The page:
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October 22, 2014
3 Min Read
Apple iPad Air 2: Visual Tour
Apple iPad Air 2: Visual Tour (Click image for larger view and slideshow.)
In an effort to expand the capabilities of its Cloud Platform, Google has acquired Firebase, a service that helps developers create mobile and web apps that store and sync data in real-time.
The terms of the acquisition were not disclosed.
Google product management director Greg DeMichillie said in a blog post that, while developers are making an increasing number of mobile apps, they're still having a hard time integrating real-time services.
"With Firebase, developers are able to easily sync data across Web and mobile apps without having to manage connections or write complex sync logic," said DeMichillie. "Firebase makes it easy to build applications that work offline and has full-featured libraries for all major Web and mobile platforms, including Android and iOS."
[What else is Google up to? Read Magic Leap Lands Google Funds.]
DeMichillie said that Firebase will be added to the Google Cloud Platform and that developers of existing Firebase apps will start seeing improvements right away.
Google plans to demonstrate new Firebase features at its coming event, Google Cloud Platform Live, on November 4.
Google hopes to increase its share of the growing worldwide public cloud services market, which research firm IDC said reached $45.7 billion last year. IDC predicts a 23% compound annual growth rate for the cloud services market until 2018.
IDC divides the market into three segments: software-as-a-service (SaaS), platform-as-a-service (PaaS), and infrastructure-as-a-service (IaaS). The SaaS market is led by Salesforce.com. Google ranks fifth among the vendors in the PaaS market and isn't among the top five in the SaaS or the IaaS markets. Amazon ranks first in PaaS and IaaS.
Firebase co-founder and CEO James Tamplin said in a blog post that there were two reasons for joining Google: Google's resources will allow Firebase to grow faster, and the two companies are complementary.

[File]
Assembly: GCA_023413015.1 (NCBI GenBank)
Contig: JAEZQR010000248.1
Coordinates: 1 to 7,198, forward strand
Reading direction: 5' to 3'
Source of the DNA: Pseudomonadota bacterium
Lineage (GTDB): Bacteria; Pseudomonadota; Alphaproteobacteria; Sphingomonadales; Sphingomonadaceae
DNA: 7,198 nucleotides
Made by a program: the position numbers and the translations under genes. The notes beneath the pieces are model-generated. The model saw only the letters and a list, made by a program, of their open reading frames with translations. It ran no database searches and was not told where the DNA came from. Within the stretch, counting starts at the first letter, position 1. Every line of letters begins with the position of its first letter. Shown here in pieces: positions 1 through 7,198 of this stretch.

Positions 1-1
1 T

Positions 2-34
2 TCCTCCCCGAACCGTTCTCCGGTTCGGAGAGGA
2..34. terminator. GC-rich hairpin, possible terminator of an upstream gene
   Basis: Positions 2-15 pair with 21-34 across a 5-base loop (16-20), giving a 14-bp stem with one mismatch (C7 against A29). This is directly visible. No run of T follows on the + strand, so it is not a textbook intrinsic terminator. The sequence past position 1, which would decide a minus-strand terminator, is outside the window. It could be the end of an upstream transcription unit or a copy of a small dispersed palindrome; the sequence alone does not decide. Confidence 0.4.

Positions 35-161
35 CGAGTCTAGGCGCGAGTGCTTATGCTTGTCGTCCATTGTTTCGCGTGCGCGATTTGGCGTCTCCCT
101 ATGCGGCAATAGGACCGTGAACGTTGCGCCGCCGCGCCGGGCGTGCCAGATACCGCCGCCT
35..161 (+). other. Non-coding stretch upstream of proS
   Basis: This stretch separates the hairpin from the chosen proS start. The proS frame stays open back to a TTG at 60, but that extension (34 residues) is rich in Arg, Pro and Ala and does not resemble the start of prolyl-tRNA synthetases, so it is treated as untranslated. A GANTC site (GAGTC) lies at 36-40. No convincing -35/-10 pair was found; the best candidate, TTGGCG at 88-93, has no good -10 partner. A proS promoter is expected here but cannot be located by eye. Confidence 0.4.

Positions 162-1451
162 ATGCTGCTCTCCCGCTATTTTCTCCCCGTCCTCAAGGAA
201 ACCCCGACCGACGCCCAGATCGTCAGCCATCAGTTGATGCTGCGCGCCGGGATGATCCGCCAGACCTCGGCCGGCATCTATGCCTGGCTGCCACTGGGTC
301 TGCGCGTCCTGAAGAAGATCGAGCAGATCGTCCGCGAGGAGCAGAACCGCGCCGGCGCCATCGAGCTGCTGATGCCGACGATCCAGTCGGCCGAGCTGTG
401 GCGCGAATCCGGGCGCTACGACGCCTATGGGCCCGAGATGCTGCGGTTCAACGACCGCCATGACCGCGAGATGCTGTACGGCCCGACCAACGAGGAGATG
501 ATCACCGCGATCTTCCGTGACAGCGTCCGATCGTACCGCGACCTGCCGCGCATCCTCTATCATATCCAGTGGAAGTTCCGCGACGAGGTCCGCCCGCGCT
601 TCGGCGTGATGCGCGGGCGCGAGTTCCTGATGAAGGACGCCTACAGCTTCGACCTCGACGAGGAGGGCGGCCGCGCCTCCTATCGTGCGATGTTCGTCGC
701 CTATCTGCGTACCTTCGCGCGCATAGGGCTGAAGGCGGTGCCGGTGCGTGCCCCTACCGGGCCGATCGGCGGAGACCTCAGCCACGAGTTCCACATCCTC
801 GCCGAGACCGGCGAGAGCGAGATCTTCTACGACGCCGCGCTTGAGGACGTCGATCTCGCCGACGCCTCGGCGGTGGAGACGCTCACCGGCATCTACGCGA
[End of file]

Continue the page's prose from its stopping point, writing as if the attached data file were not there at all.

"By joining forces, Firebase developers will gain access to a powerful cloud infrastructure suite, and Cloud Platform customers will gain access to our rapid development capabilities," he said.
Tamplin also offered assurance to developers that they can continue to use Firebase without any changes. The company will continue to be platform agnostic, he said, and to provide client software for iOS, Android, the web, and more.
It is, unfortunately, not unusual to see large companies acquire startups and then shut down their services or change their products in ways that disappoint early adopters. Designer and developer Phil Gyford's pointed collection of effusive acquisition announcements, "Our Incredible Journey," documents how frequently selling out leads to shutting down.
Firebase represents Google's 30th publicly disclosed acquisition this year.
What will you use for your big-data platform? A high-scale relational database? NoSQL database? Hadoop? Event-processing technology? One size doesn't fit all. Here's how to decide. Get the new Pick Your Platform For Big Data issue of InformationWeek Tech Digest today. (Free registration required.)
About the Author(s)
Editor at Large, Enterprise Mobility
Thomas Claburn has been writing about business and technology since 1996, for publications such as New Architect, PC Computing, InformationWeek, Salon, Wired, and Ziff Davis Smart Business. Before that, he worked in film and television, having earned a not particularly useful master's degree in film production. He wrote the original treatment for 3DO's Killing Time, a short story that appeared in On Spec, and the screenplay for an independent film called The Hanged Man, which he would later direct. He's the author of a science fiction novel, Reflecting Fires, and a sadly neglected blog, Lot 49. His iPhone game, Blocfall, is available through the iTunes App Store. His wife is a talented jazz singer; he does not sing, which is for the best.
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